Both domestically and in certain circles abroad, the Resistance Axis and its narrative are capable of attracting support due to their ability to manipulate the reasons behind the casualty count lopsided in Israel’s favor, and to frame themselves – with their relatively primitive means of warfare – as fighting an unstoppable Israeli juggernaut. Thus, every Israeli military action is labeled ‘udwan (aggression). Israel, they say, never acts in self-defense. That is only an excuse for the Jewish state to act on its inherently rapacious and aggressive intentions, its raison d’etre to wantonly shed Arab blood and steal Arab land. In his speeches since the onset for the war, for example, Nasrallah said the Palestinian body count in the current war only served as a reminder of “the barbaric…true nature of this Entity.”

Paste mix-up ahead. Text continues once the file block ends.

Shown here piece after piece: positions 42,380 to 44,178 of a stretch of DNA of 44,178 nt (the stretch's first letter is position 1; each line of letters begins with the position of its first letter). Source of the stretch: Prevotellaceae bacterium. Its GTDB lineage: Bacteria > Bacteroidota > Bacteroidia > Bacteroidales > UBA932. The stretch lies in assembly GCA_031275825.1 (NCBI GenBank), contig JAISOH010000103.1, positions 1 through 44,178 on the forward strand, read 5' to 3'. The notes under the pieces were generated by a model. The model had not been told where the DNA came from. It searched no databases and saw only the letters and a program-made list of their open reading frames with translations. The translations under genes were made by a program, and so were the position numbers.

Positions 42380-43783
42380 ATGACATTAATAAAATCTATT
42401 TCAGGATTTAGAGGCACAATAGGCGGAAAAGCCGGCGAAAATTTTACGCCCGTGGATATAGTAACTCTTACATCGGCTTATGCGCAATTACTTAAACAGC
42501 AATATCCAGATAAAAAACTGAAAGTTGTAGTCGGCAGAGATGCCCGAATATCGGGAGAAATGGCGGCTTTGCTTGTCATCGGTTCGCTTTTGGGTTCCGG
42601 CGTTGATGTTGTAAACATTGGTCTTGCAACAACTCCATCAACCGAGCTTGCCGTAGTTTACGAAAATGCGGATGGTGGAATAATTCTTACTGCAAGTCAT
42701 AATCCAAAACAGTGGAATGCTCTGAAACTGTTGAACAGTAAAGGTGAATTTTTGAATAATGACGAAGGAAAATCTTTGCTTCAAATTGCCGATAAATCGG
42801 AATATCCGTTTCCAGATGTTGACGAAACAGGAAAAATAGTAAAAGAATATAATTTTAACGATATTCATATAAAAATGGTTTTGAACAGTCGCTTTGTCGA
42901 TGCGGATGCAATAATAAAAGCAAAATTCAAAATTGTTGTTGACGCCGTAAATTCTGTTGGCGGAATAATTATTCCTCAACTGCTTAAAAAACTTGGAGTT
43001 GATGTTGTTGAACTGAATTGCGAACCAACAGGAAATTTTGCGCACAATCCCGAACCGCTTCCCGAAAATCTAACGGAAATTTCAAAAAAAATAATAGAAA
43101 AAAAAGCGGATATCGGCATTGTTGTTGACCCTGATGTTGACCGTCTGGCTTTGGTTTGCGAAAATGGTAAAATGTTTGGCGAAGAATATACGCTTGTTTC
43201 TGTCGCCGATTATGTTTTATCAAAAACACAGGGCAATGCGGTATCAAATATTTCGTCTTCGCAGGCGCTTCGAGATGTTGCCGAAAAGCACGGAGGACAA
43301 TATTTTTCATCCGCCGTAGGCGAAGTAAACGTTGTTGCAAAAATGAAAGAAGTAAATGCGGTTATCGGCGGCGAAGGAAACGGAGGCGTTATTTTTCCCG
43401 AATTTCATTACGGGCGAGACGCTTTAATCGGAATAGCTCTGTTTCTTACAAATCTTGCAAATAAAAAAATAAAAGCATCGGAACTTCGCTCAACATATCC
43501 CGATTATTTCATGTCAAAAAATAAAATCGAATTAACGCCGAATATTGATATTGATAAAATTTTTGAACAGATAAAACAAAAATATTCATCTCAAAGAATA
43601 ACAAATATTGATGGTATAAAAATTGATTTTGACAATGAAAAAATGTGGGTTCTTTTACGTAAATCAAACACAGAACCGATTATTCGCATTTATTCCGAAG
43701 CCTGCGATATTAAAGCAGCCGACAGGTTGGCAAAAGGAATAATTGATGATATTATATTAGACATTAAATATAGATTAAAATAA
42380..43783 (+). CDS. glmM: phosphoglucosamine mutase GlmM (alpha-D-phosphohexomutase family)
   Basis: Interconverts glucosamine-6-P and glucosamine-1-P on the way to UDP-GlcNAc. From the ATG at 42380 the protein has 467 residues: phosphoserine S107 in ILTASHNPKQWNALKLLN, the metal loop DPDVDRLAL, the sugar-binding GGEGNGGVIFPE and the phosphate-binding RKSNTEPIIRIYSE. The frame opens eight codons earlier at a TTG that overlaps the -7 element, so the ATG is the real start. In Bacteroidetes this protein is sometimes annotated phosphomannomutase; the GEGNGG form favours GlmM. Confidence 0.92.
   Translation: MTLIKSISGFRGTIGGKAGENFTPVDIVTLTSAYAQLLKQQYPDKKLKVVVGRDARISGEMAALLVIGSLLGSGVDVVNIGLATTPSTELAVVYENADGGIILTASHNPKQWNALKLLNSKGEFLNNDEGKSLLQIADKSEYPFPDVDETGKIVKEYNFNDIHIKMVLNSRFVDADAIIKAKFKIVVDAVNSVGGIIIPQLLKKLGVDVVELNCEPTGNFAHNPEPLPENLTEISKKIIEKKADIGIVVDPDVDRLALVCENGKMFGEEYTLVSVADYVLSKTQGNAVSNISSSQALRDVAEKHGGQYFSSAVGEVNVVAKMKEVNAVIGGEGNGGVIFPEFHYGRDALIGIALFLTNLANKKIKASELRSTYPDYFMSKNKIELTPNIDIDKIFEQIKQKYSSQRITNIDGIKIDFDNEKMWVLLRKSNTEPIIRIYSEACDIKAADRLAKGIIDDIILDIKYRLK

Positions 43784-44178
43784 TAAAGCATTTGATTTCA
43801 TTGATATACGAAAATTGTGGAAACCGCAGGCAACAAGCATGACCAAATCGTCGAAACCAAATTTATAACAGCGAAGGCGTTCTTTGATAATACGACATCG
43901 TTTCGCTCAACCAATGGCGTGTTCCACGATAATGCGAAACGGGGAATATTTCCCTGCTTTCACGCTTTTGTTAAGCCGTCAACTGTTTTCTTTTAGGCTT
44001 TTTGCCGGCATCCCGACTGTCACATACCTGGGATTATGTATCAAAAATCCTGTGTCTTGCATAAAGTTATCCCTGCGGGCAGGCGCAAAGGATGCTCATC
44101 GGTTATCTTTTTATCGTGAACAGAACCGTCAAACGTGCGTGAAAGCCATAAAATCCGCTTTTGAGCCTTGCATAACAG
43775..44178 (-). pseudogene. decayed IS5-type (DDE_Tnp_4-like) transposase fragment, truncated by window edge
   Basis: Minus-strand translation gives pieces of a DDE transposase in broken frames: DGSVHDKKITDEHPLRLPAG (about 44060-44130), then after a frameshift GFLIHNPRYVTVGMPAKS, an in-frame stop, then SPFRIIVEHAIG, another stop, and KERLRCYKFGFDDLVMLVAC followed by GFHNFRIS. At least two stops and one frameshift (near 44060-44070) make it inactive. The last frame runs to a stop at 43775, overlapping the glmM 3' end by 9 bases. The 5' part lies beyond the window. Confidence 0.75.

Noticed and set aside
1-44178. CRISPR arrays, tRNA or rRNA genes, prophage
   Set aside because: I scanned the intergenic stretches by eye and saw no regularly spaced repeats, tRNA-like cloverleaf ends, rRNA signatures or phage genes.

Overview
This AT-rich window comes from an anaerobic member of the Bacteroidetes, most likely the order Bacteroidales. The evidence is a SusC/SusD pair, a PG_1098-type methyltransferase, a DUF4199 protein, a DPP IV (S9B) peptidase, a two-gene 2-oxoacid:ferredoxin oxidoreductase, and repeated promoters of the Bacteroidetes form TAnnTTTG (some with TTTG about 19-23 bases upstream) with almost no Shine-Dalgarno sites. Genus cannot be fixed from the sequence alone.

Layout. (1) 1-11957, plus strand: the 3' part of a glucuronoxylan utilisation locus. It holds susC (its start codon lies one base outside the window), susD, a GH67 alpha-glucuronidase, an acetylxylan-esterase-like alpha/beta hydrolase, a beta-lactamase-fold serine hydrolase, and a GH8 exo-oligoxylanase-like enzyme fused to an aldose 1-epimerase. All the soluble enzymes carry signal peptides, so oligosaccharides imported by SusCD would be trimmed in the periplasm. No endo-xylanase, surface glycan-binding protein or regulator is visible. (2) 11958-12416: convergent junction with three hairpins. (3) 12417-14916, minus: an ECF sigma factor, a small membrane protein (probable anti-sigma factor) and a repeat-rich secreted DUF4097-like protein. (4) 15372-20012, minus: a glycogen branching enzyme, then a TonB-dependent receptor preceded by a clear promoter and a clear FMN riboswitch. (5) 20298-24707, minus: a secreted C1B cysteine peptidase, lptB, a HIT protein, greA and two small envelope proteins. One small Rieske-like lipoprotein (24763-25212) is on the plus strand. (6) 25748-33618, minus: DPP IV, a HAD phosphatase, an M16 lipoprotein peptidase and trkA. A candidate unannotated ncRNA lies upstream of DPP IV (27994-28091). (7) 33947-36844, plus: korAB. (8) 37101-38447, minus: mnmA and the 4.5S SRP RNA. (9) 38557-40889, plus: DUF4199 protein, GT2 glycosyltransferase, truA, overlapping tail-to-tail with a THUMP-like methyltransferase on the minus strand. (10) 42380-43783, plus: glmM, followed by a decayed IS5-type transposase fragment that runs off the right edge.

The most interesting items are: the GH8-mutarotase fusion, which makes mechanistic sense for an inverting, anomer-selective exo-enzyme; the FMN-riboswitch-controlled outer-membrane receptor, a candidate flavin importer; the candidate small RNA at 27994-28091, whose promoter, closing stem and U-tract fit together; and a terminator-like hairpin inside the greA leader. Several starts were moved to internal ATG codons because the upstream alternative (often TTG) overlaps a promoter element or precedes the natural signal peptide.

The horrors of Oct. 7, documented by the assailants themselves, risked puncturing that narrative – albeit only among the morally-inclined. It gave unprecedented international imprimatur to the Israel Defense Forces to eliminate Hamas, the same way the world had rallied behind the United States’ mission to defeat Al-Qaeda after 9/11, or the global campaign to destroy ISIS. But were Israel to accomplish that goal, Hezbollah and Iran would lose the immeasurably valuable asset into which they had transformed Gaza since the 2005 Israeli Disengagement. If Israel couldn’t be stopped militarily, then appeals had to be made to world opinion to argue that Israel’s war is unjust at its core – hence the attempt to deny any of the atrocities committed by Hamas and to argue that the organizations actions on Oct. 7 were resistance activities aimed at military targets – including false attributions to Haaretz and Yediot Ahronoth of stories that “hundreds” of the Israeli victims were actually killed by Israeli forces themselves. This element of the narrative in particular reinforces both the Resistance Axis’ claim of the unjustness of Israel’s war and its claims about Israel’s inherently bloodthirsty and barbaric nature.